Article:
Around this time, Cyclone Football Head Coach Matt Campbell called Schwieger into his office. Unknown to Schweiger, Campbell was planning to put him on full scholarship for his improvements during the season, his commitment to the future of the team and his work in the classroom. To present, Schweiger has won several awards for both his academic and physical prowess as an athlete including: First Team Academic All-Big 12 (2019, 2020), Second Team All-Big 12 – Coaches (2020), Burlsworth Trophy Semifinalist (2020), and the Dr. Gerald Lage Academic Award (2021).
“[Schweiger] has embraced our program’s values better than any other player,” Campbell said. “He bet on himself when he arrived here as a walk-on. There were no promises given; he just went to work every day and put himself in a place where he became the best version of himself. We are so proud of what Derek has accomplished here at Iowa State and he has been a huge part of our success.”
Down the Line
Schweiger’s career options remain open to being a restauranteur/connoisseur of taco trucks, working for a food company in product development or as a consultant, or developing his own brand of uniquely flavored gourmet popcorn. If his future continues like his collegiate career, he may balance a little bit of everything. Of his endeavors, he’s quick to thank his professors and coaches for helping him to pursue his passions, though some are quicker to say the passion was all theirs.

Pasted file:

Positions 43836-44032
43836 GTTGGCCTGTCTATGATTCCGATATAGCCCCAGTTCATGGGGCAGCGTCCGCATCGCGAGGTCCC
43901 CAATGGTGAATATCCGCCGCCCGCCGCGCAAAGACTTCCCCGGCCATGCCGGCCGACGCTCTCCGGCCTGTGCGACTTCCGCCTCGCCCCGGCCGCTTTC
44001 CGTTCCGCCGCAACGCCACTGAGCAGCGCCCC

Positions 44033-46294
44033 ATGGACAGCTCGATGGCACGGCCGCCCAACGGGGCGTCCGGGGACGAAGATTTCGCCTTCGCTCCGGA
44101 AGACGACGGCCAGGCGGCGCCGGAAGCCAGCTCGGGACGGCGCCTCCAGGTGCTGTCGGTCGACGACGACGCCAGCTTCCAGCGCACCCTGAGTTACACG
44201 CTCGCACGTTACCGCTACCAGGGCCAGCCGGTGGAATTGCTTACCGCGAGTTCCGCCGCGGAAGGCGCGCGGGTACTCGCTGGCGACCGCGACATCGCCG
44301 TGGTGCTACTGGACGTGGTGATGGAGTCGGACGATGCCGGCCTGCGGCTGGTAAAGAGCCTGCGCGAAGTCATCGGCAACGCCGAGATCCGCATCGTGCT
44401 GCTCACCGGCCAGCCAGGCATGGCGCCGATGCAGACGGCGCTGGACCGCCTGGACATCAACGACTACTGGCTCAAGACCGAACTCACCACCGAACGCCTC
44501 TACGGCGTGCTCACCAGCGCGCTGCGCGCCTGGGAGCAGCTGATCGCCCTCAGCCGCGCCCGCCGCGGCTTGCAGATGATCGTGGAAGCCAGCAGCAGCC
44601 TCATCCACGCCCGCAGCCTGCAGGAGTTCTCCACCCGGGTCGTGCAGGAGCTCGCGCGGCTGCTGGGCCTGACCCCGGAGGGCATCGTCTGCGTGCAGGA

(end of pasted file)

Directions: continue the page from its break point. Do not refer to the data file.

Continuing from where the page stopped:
“Accommodations were made for Derek to schedule things,” Clark said. “But he did the work! He did well in all his classes because of his time-management skills and intelligence, not because he was accommodated. It was a pleasure to accommodate him because he was grateful and did not take undue advantage of it. He worked hard and did good work. It is nice that he appreciates us helping, but it is important for people to know that he earned his degrees through dedication and intelligence.”
Schweiger wants future students to look at his experience as proof that though difficult, balancing a demanding academic schedule and workload while a starting athlete in a Power 5 Conference can be accomplished, especially if one really wants it and is willing to ask for help to accomplish their goals.
“There are so many people that want to help you,” Schweiger said. “They don’t want to see you come here and fail. It can be done.”News